Prof. Gerald Baier, a Canadian politics expert at the University of B.C., said he considered it strange the number of incumbent New Democrats who decided not to run this fall, especially with the party ahead in the polls.
“Usually, that attracts a lot of people who want to stick around,” he said in an interview. “I was actually surprised by the number of the people who had been in opposition and now that they are in government and they are tired of it that quickly.”
Among the NDP cabinet ministers not running are Judy Darcy, Doug Donaldson, Scott Fraser, Michelle Mungall, Scott Simpson and Claire Trevena.
The portfolios they held included: forests, energy, mental health and addictions, poverty reduction, transportation and Indigenous relations.
Finance Minister Carole James announced last March she would not be running in the 2020 election for health reasons.
The departure of seven Liberal MLA’s, including veterans Rich Coleman, Linda Reid and Ralph Sultan, gives Liberal Leader Andrew Wilkinson the opportunity to put a new face on his party, said Prof. Kimberly Speers, a Canadian politics expert at University of Victoria.
“Certainly, those who have served a political party as an elected member for a long time, sometimes they can also be seen as the old guard,” she said. “If they’ve been affiliated with a previous leader or thinking within a party, sometimes a new leader or new members might think it’s time to get rid of the old guard.”
Baier said the NDP turnover gives party Leader John Horgan the chance at renewal for his group while offering opportunities for his members.
The current NDP vacancies allow Horgan, if the NDP is re-elected, to promote from his backbench or reward newly elected members of the legislature, said Baier, adding members Sheila Malcolmson and Bowinn Ma are possible new ministers.
The candidacy of three former federal New Democrat members of Parliament: Fin Donnelly, Murray Rankin and Nathan Cullen, also provides Horgan with the possibility of having three experienced politicians who could be potential cabinet ministers, Baier said.
But the possible arrival of new NDP faces may also force Horgan to change his political style of leaving ministers on their own to handle their duties as he has done with James and Health Minister Adrian Dix during the COVID-19 pandemic.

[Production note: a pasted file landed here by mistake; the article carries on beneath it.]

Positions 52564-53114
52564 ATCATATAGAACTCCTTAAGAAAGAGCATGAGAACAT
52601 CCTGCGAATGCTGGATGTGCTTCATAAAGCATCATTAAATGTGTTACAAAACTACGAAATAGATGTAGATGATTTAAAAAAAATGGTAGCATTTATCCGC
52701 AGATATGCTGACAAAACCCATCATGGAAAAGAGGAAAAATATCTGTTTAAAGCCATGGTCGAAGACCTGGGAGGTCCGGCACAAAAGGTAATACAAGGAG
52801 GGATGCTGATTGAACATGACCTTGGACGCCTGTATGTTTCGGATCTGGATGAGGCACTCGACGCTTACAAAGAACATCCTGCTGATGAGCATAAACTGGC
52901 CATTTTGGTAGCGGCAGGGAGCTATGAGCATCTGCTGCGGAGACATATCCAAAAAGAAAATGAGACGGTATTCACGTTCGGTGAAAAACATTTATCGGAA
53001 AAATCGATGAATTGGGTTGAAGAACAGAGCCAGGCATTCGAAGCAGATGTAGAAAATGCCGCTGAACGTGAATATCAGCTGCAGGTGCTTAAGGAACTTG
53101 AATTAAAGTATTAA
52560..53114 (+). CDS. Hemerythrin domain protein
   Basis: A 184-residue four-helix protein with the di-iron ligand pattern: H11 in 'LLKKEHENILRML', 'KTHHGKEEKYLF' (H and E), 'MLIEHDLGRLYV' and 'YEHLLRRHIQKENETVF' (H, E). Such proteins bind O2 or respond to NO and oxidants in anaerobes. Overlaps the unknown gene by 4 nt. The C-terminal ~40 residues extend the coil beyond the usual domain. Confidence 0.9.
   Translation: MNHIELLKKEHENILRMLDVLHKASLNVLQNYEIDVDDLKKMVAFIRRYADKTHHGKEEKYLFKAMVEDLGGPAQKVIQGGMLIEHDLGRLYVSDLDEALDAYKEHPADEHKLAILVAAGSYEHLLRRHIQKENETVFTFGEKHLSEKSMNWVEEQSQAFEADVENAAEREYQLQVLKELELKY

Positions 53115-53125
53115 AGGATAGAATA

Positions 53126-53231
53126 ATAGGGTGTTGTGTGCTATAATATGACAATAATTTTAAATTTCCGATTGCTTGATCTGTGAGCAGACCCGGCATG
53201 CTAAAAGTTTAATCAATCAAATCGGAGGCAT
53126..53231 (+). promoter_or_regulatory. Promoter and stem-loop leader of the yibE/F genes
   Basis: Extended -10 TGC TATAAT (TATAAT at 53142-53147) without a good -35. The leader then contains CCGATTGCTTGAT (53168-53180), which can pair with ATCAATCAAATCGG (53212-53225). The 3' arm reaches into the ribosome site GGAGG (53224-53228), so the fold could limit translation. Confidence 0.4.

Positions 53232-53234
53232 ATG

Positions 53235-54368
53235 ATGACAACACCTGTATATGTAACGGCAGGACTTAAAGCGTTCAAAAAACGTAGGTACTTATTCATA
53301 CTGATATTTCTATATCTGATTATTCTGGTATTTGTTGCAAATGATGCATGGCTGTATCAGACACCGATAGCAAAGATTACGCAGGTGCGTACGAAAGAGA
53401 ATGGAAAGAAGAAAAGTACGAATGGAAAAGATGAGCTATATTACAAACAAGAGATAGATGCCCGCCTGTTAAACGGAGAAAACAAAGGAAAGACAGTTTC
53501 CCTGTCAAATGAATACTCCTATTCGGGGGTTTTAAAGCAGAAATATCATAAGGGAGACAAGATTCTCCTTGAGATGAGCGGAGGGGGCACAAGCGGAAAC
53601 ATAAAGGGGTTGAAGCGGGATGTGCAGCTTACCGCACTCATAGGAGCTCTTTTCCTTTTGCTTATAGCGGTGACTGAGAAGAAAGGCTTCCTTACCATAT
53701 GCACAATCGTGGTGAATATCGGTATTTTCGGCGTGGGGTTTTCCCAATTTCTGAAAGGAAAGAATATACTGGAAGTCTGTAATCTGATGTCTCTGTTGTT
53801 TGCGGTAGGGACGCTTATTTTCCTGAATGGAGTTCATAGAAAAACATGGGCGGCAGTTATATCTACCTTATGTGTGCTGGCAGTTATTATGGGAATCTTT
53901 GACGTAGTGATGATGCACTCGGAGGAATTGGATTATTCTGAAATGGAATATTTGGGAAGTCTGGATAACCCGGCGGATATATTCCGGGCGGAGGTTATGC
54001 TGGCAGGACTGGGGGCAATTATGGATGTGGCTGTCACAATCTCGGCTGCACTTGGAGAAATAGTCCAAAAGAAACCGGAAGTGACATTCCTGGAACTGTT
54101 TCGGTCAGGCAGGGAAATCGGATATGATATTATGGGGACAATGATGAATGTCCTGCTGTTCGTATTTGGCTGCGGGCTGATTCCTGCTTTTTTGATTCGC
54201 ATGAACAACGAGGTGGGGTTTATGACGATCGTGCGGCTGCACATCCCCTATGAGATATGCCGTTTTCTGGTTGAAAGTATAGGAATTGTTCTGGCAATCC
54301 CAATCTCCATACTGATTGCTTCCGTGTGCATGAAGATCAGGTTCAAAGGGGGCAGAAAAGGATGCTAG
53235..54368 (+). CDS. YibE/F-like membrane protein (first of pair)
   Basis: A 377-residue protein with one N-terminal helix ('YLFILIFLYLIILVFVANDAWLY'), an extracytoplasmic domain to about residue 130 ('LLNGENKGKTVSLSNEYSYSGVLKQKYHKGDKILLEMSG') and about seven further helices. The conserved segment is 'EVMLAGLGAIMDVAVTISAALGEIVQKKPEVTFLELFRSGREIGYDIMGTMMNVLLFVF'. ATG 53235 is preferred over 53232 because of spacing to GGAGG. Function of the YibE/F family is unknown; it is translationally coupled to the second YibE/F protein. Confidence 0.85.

“It might mean he may be a little more hands-on, because certainly the feeling was with James and Dix he could just leave them in those jobs,” Baier said. “He’s had utter confidence in them because he’s known them since they were puppies.”
With the Liberals, the departures of Donna Barnett, Linda Larson, John Yap, Steve Thomson and Sultan, Reid and Coleman, gives Wilkinson the chance to renew the party, but he may not have much time, said Baier.
“The question is, is Wilkinson making the party in his own image? I don’t know,” Baier said. “I think people still don’t have a good grip on who he is.”
Speers said the COVID-19 pandemic may have played a part in decisions made by the politicians not to run again.
“I think it’s given everybody a time to reflect and perhaps revamp their priorities in terms of what is really important,” she said.
This report by The Canadian Press was first published October 4, 2020.
Dirk Meissner, The Canadian Press
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Canadians will not be heading to the polls for a snap fall election now that the Liberal government has survived a confidence vote on a Conservative motion to create a special committee to probe the government’s ethics and pandemic spending.
MPs voted 180-146 to defeat the opposition motion.
Earlier today, NDP Leader Jagmeet Singh said that his party would not give Prime Minister Justin Trudeau an “excuse” to send Canadians to the polls in the middle of a global pandemic — signalling that Trudeau’s government would survive today’s confidence vote.
In a news conference just two hours before a crucial confidence vote, Singh declined to say exactly how his MPs would vote or whether they might abstain.
“We are voting for Canadians. We are voting against an election,” he said.
Singh said the NDP will still work to get answers on the WE Charity scandal through the Commons ethics committee, and that his party will push the government for more pandemic support for Canadians.
“People need help right now. They need confidence in the future. They’re not looking for an election,” he said.
“So New Democrats will not give Prime Minister Trudeau the election he’s looking for. We’re not going to be used as an excuse or a cover. We’re going to continue to do the work that we need to do.”